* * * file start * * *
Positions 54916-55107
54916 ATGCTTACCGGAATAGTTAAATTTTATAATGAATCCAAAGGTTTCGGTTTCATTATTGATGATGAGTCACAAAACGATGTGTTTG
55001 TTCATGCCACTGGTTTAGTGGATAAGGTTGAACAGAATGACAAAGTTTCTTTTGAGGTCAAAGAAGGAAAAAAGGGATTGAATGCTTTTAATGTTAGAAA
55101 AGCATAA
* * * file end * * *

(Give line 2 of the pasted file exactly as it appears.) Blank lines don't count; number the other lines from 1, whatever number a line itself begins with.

54916 ATGCTTACCGGAATAGTTAAATTTTATAATGAATCCAAAGGTTTCGGTTTCATTATTGATGATGAGTCACAAAACGATGTGTTTG